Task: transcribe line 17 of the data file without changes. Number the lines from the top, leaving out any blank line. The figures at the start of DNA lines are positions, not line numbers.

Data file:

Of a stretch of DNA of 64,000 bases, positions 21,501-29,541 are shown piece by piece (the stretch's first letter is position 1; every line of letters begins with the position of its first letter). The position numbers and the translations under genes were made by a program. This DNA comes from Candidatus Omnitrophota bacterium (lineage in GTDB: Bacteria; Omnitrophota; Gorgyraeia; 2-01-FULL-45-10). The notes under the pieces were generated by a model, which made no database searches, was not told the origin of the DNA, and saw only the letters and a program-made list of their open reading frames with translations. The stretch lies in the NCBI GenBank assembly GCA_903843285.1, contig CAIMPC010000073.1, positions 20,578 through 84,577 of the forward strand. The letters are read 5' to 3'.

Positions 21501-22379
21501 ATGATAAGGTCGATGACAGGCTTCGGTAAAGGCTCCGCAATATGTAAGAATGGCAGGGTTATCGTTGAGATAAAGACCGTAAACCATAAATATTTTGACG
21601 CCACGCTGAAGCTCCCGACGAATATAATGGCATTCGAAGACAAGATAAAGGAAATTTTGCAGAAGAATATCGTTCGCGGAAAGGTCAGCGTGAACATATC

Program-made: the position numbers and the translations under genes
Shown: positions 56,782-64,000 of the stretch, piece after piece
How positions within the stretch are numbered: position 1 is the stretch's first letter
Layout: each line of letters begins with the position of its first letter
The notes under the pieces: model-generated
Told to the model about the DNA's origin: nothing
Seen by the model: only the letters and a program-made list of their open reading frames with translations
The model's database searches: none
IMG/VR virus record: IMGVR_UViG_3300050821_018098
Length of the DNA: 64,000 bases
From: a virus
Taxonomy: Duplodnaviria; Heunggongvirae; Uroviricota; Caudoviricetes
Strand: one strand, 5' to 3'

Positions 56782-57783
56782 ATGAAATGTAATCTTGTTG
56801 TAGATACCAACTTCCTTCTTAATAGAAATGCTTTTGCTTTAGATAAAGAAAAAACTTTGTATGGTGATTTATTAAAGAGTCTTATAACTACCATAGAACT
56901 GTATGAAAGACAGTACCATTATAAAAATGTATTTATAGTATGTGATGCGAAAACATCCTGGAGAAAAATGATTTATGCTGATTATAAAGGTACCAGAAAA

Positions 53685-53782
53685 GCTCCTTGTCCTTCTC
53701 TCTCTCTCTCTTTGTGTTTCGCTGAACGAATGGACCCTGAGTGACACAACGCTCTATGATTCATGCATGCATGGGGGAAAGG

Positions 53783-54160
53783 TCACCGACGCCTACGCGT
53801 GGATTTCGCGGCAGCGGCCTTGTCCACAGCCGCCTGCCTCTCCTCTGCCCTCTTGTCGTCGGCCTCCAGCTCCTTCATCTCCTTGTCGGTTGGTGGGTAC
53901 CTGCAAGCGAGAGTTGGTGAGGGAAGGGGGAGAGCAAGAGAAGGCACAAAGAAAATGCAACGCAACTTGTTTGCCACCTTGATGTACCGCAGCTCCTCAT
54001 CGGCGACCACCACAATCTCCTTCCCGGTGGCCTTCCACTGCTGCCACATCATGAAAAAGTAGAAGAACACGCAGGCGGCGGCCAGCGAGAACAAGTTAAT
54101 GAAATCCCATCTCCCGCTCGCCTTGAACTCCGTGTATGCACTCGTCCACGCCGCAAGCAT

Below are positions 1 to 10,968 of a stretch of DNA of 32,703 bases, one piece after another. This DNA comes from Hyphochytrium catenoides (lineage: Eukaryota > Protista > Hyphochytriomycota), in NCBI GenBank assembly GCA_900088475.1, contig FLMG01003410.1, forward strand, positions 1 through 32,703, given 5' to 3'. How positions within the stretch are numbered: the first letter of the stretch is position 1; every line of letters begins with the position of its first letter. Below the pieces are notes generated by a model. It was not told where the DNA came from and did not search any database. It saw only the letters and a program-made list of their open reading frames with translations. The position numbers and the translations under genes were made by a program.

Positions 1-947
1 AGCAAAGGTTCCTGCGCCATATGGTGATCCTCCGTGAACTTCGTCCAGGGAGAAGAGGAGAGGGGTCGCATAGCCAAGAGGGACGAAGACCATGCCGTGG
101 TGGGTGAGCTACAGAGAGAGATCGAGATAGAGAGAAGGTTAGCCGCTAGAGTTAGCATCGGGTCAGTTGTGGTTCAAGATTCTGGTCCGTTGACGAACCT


Strand: one strand, 5' to 3'